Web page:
Karin Wiberg is an editor and publisher, and so much more. She works with thought-leaders to write and publish nonfiction books. Many of those thought-leaders speak on their topics.
Writing and collaborating with speakers is a natural fit for Karin.
Speakers Writing Books
Firstly, Karin says don’t worry about feeling qualified to write. You have topics you speak about – and some of the audience will want to go deeper so the book you write allows them to do that. You have a built-in audience – you’re qualified to write about what you speak.
If a speaker has difficulty writing, Karin Wiberg says she’s found one of the secrets is to “talk your content”.
- Turn your topics into questions.
- Expand on the level of detail you want to write about.
- Then have someone interview you.
- Have the interview transcribed and those words become your initial draft for the book.
This process is one of the many techniques Karin uses when her clients struggle with blank-page-syndrome!
Learning From Mistakes
Don’t imitate someone else’s style – find your own. Too many people are mimicking the Ted Talk style of formal presentation and not taking the time to find their own voice. It’s no different than new writers who take a while to find their own voice and style on the page.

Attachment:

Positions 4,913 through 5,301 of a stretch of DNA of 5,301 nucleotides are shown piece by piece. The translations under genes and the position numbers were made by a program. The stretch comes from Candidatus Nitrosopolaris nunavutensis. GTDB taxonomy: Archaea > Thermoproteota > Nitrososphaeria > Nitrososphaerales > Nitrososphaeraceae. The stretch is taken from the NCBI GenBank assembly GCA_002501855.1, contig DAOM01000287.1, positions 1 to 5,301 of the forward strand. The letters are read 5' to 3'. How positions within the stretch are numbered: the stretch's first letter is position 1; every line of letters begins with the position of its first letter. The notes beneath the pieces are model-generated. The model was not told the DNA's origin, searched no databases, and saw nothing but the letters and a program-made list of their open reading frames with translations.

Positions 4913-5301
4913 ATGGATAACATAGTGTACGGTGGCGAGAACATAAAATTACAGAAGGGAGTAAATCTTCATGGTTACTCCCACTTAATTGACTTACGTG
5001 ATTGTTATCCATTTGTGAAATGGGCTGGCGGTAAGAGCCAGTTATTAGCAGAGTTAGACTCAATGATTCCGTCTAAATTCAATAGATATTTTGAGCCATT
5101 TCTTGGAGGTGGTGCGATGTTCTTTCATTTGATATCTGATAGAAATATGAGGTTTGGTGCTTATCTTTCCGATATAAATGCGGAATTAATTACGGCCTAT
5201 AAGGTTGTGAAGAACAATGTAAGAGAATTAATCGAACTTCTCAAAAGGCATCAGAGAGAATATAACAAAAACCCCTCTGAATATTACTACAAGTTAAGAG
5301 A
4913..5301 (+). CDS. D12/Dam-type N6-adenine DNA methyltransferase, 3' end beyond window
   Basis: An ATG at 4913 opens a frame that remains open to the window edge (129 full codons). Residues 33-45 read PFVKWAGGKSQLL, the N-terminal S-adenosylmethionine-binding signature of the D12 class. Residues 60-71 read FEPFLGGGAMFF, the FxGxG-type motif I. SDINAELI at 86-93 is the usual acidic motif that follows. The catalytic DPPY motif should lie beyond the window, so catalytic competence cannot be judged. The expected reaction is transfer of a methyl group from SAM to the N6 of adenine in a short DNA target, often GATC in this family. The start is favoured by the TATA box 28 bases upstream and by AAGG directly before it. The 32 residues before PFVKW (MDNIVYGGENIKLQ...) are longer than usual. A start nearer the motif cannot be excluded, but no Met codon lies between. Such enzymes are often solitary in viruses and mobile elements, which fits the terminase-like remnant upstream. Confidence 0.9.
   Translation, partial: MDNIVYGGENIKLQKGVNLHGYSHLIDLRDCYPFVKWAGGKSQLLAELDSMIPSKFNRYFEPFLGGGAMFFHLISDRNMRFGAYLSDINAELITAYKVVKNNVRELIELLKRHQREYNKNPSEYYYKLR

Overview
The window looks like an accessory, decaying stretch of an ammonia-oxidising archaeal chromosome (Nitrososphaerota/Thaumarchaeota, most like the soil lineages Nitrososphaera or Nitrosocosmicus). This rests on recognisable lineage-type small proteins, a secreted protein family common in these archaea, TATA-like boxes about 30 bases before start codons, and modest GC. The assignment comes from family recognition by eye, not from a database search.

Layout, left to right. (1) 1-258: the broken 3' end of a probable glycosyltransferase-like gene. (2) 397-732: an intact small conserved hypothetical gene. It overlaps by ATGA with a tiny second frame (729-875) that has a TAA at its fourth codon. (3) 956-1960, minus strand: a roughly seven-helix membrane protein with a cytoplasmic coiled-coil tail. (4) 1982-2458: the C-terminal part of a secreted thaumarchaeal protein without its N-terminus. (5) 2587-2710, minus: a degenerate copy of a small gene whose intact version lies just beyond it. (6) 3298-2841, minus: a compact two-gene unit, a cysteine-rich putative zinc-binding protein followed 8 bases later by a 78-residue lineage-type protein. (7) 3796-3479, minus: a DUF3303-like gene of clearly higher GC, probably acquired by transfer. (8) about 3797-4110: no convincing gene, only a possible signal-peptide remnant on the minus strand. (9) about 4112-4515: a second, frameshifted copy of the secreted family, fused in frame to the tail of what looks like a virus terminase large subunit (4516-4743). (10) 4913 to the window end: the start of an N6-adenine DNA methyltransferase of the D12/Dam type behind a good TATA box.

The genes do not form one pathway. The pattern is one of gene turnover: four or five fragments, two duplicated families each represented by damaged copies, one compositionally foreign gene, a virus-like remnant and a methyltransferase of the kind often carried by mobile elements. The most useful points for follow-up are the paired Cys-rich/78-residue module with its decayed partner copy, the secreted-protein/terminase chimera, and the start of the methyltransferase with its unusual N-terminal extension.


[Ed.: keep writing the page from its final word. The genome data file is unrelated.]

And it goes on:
The trick, in both cases, is to watch and read other writers and speakers to take in what you like and what you wouldn’t replicate until your own style and voice emerges.
Know when to listen to the opinions of certain people, and what to listen to when you’re working to find your own style. Not all opinions are created equal. Use your own judgment to know when to listen and when to shut other voices out and listen to your own inner voice.
Karin Wiberg has two specific suggestions for speakers seeking to prepare:
When working on a new speech, develop content early, run it by many people, including live audiences even if it’s your spouse and friends. Iteration is the key to improvement.Iteration is the key to improvement for #speakers seeking to prepare their content - via @kswiberg in the KEY5… Click To Tweet
If you’re someone who talks about emotional topics, be sure to do the live practice. If you’re going to tear up, and/or lose your voice you want to that when you’re with your spouse or friends – not on stage.
Have you mastered “The Pause“? Alan gives you 3 ways to work toward mastery of the “The Pause”.
The Key5 Podcast is produced by the Team at Your Local Studio